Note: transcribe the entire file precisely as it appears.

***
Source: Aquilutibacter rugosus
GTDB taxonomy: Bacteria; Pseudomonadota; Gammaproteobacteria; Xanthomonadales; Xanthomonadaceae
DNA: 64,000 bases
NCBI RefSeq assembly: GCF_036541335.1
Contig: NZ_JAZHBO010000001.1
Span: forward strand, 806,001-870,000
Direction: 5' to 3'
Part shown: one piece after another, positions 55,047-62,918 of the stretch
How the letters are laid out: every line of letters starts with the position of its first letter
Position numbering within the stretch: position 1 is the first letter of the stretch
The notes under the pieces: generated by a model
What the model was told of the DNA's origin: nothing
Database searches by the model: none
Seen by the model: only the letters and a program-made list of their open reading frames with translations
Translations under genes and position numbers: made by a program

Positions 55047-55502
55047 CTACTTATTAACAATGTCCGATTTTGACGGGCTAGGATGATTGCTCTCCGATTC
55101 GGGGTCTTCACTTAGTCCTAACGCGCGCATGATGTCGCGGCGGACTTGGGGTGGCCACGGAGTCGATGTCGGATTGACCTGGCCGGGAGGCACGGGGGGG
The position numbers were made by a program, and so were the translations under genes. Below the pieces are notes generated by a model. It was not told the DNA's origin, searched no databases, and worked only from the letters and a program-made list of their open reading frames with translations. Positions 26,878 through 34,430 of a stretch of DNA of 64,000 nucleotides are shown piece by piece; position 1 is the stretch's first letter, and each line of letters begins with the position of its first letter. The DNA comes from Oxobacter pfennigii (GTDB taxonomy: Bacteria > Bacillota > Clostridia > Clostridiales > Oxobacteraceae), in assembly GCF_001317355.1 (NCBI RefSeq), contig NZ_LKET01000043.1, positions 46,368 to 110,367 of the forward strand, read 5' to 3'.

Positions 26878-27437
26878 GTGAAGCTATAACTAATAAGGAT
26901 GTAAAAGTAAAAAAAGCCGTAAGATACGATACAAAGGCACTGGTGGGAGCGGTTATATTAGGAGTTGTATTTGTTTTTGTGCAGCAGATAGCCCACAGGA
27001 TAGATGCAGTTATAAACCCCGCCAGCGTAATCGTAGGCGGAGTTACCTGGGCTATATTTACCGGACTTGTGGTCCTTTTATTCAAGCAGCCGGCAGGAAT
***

Source: Aquilutibacter rugosus
GTDB taxonomy: Bacteria; Pseudomonadota; Gammaproteobacteria; Xanthomonadales; Xanthomonadaceae
DNA: 64,000 bases
NCBI RefSeq assembly: GCF_036541335.1
Contig: NZ_JAZHBO010000001.1
Span: forward strand, 806,001-870,000
Direction: 5' to 3'
Part shown: one piece after another, positions 55,047-62,918 of the stretch
How the letters are laid out: every line of letters starts with the position of its first letter
Position numbering within the stretch: position 1 is the first letter of the stretch
The notes under the pieces: generated by a model
What the model was told of the DNA's origin: nothing
Database searches by the model: none
Seen by the model: only the letters and a program-made list of their open reading frames with translations
Translations under genes and position numbers: made by a program

Positions 55047-55502
55047 CTACTTATTAACAATGTCCGATTTTGACGGGCTAGGATGATTGCTCTCCGATTC
55101 GGGGTCTTCACTTAGTCCTAACGCGCGCATGATGTCGCGGCGGACTTGGGGTGGCCACGGAGTCGATGTCGGATTGACCTGGCCGGGAGGCACGGGGGGG
The position numbers were made by a program, and so were the translations under genes. Below the pieces are notes generated by a model. It was not told the DNA's origin, searched no databases, and worked only from the letters and a program-made list of their open reading frames with translations. Positions 26,878 through 34,430 of a stretch of DNA of 64,000 nucleotides are shown piece by piece; position 1 is the stretch's first letter, and each line of letters begins with the position of its first letter. The DNA comes from Oxobacter pfennigii (GTDB taxonomy: Bacteria > Bacillota > Clostridia > Clostridiales > Oxobacteraceae), in assembly GCF_001317355.1 (NCBI RefSeq), contig NZ_LKET01000043.1, positions 46,368 to 110,367 of the forward strand, read 5' to 3'.

Positions 26878-27437
26878 GTGAAGCTATAACTAATAAGGAT
26901 GTAAAAGTAAAAAAAGCCGTAAGATACGATACAAAGGCACTGGTGGGAGCGGTTATATTAGGAGTTGTATTTGTTTTTGTGCAGCAGATAGCCCACAGGA
27001 TAGATGCAGTTATAAACCCCGCCAGCGTAATCGTAGGCGGAGTTACCTGGGCTATATTTACCGGACTTGTGGTCCTTTTATTCAAGCAGCCGGCAGGAAT